Community is at the core YogaSport Dallas – it’s simply why we do what we do. The same can be said of Cry Havoc Theater and their Founder and Artistic Director, Mara Richards Bim. Babel, a documentary-style theatre production, will be premiering in July and tackles the often polarizing topic of gun violence in America. YogaSport will be a collection site for a shoe drive May 23rd through June 13th in conjunction with Babel and Cry Havoc Theater Company. For information about the shoe drive, click here.
We also had the opportunity to sit down with Mara and talk about why this production is needed and also why this conversation is so important in today’s America.
Why do you think it’s important for us to keep the conversation going about gun violence?
There are so many reasons but the biggest is that more Americans are killed by guns than AIDS, drug overdoses, war and terrorism combined. That statistic includes suicides by guns which a lot of people will say shouldn’t count in the overall gun deaths number because those people would have found a way to kill themselves regardless of access to guns. And, certainly some of them would. But, when you look at places like New York City that have strict gun control laws, you’d expect that if people don’t have access to guns, the suicide rate by other means would go up significantly. It doesn’t. There’s something about having a gun in a home that makes violence (domestic violence, suicide, school shootings) easier and more prevalent. When people are volatile, the damage by guns is irreversible.
What inspired you to present the topic in this way? Why with youth theater?
We are a youth theatre company that does provocative, challenging theatre. That’s what we do. I work with the teens to create original work on issues that resonate with them. I’ve found that when we present shows on contemporary topics, adults listen in a different kind of way. For a show like this, we’re doing what’s called documentary/verbatim theatre. We collect first-person interviews on a subject and present them word-for-word. Think about some of the words you’ve said on a hot-button topic coming out of the mouths teens. It’s powerful to sit in the audience and hear that. It’s shocking and it checks people in a way that they aren’t otherwise checked. The young people in our country are watching what we, as the adults, do and say. Our words and actions have an impact.
Do you think we all could ever really sit down, have a conversation and listen to each other about guns in America?
I don’t know. I hope so. Certainly, that’s the premise of this show. We are collecting all points of view and presenting them in a night of theatre. But, we also called this show Babel for a reason. In the Biblical story, the people banded together to build a tower to the heavens. And, when they got too close, God intervened, spread the people across the land giving them each a different language and creating mass chaos.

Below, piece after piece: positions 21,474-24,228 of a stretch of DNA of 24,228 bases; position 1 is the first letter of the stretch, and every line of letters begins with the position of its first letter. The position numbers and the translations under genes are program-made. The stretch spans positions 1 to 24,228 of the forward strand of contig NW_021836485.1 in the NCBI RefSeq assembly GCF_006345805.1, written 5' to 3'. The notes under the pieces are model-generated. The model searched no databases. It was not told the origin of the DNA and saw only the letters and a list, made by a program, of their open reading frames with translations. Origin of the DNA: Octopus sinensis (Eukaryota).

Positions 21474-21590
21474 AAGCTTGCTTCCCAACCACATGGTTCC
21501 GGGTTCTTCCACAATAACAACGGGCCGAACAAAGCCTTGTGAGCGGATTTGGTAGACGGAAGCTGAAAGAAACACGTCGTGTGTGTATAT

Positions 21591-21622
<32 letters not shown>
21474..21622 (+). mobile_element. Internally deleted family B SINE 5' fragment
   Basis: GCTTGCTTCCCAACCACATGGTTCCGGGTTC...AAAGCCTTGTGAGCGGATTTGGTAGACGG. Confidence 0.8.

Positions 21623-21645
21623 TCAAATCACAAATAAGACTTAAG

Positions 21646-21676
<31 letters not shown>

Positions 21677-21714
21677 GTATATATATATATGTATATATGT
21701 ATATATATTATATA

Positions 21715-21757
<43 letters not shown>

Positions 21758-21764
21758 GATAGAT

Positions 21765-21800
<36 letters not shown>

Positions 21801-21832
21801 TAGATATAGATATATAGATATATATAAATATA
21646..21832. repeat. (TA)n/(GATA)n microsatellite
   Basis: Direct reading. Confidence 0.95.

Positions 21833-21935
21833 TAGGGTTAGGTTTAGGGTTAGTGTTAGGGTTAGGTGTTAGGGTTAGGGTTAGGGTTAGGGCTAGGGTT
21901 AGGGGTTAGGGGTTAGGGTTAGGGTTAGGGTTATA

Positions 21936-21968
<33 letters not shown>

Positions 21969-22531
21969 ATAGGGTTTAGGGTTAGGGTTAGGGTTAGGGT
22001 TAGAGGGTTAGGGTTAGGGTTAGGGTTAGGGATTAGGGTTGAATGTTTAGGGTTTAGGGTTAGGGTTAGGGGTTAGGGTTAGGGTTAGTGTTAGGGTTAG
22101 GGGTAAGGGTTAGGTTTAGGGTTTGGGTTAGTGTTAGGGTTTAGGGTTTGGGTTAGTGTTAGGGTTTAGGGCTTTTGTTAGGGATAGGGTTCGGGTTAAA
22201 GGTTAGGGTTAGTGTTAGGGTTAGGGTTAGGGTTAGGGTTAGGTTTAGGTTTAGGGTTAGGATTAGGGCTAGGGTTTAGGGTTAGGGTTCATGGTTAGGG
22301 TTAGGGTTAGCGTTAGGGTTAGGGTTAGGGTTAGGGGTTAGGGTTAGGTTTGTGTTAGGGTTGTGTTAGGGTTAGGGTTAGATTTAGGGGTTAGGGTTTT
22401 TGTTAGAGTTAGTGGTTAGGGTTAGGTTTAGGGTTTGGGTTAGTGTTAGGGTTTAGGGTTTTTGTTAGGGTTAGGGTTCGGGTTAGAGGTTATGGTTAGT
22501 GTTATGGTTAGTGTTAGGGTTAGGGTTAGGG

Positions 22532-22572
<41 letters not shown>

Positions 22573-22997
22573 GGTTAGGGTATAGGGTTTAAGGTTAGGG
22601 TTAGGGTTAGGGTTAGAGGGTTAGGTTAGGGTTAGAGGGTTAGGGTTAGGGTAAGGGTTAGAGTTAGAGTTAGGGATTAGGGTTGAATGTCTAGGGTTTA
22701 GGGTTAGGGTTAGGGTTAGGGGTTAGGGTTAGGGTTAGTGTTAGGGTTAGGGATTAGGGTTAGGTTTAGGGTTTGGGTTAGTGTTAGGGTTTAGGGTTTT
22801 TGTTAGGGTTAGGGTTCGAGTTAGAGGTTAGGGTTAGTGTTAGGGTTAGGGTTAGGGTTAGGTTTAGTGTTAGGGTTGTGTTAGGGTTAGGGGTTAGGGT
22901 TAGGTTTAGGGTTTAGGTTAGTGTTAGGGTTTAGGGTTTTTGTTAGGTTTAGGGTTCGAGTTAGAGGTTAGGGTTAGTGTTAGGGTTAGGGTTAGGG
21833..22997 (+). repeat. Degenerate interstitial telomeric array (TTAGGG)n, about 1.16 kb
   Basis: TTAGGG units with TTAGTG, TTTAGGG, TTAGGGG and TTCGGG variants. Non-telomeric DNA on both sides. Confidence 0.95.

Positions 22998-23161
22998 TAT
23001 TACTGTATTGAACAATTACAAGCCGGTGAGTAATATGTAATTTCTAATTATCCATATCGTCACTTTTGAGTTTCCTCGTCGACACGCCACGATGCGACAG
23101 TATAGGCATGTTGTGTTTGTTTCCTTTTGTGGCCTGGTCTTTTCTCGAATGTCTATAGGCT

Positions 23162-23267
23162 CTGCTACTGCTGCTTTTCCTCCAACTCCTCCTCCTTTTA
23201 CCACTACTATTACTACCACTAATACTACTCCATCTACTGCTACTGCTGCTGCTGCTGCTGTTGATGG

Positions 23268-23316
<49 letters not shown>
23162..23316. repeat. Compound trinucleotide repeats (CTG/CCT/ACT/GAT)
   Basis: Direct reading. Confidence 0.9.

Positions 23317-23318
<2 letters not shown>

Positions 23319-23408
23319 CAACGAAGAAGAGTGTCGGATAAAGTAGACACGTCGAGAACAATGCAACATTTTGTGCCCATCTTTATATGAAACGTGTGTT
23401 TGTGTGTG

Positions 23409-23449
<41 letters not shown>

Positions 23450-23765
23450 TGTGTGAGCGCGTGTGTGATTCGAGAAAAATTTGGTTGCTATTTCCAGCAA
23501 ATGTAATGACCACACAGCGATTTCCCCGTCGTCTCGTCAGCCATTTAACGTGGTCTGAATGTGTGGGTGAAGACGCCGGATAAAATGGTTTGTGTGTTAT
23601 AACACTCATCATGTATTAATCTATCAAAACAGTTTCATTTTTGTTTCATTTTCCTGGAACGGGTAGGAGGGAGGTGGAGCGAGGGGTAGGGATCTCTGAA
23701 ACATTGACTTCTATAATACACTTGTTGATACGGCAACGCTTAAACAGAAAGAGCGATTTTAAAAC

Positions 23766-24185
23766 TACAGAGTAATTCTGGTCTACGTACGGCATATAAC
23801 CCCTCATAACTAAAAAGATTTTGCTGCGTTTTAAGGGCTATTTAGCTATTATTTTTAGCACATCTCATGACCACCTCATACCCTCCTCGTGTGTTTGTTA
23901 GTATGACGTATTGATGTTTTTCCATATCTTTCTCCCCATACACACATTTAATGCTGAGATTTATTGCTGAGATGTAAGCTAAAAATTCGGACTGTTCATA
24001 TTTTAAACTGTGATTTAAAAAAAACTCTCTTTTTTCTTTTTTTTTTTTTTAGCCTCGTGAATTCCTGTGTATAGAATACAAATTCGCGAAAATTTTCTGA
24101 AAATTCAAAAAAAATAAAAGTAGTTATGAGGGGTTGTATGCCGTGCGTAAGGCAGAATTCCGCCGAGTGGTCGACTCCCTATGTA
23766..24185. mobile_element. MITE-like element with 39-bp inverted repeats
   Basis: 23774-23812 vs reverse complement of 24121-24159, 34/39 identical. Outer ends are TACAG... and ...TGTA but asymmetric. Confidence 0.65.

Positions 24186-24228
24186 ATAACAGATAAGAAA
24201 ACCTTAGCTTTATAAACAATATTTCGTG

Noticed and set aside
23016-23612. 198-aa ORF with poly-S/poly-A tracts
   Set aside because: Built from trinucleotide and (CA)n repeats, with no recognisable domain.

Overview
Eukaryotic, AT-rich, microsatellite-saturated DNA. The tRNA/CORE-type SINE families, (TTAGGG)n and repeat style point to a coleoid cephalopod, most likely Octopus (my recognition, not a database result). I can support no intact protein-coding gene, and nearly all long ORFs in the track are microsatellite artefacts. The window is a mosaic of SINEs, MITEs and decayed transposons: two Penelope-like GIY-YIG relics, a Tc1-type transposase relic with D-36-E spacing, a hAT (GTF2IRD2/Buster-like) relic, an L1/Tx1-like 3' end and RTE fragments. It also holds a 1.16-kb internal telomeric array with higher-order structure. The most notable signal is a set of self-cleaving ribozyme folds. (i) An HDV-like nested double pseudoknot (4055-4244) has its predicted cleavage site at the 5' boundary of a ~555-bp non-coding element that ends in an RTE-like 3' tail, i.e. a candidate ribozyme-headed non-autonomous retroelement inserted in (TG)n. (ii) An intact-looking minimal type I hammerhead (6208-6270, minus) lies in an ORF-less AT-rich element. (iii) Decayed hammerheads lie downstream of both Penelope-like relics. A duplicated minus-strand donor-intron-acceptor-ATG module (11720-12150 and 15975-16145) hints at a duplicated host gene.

In American today, we can’t even agree on which words to use when talking about guns. While working on this project, I was lining up interviews with our Senators (Ted Cruz and John Cornyn). When I said I ran a youth company and we were creating a show about gun ownership in America, their staff corrected me and said “you mean second amendment rights”. On the flip side, most gun control advocates have come to realize that the phrase “gun control” goes nowhere. As long as we’re fighting over semantics, I’m not sure we can ever really get anywhere.
How did you become involved with theater?
I got into theater in middle school and continued it through high school. My parents initially wouldn’t support me doing it in college. But, after attending UNT for two years, they supported my transfer to NYU to study theatre. I’ve always done theatre. And, in my experience, theatre (like most art) can be revolutionary. That’s what keeps me going.
What have been the most challenging and also most rewarding aspects of bringing this project to life?
We’ve had the chance to travel the country and interview people from all walks of life. Few people can say they’ve sat inside a Senator’s office to interview him. Few have spoken with national figures on an issue. And, a few weeks ago we attended the NRA convention in Dallas to collect interviews. This whole process has been eyeopening. It’s also been really, really emotional and difficult. With each interview we get, I see how far we are from a solution to gun violence in this country.
For information about the production, click here.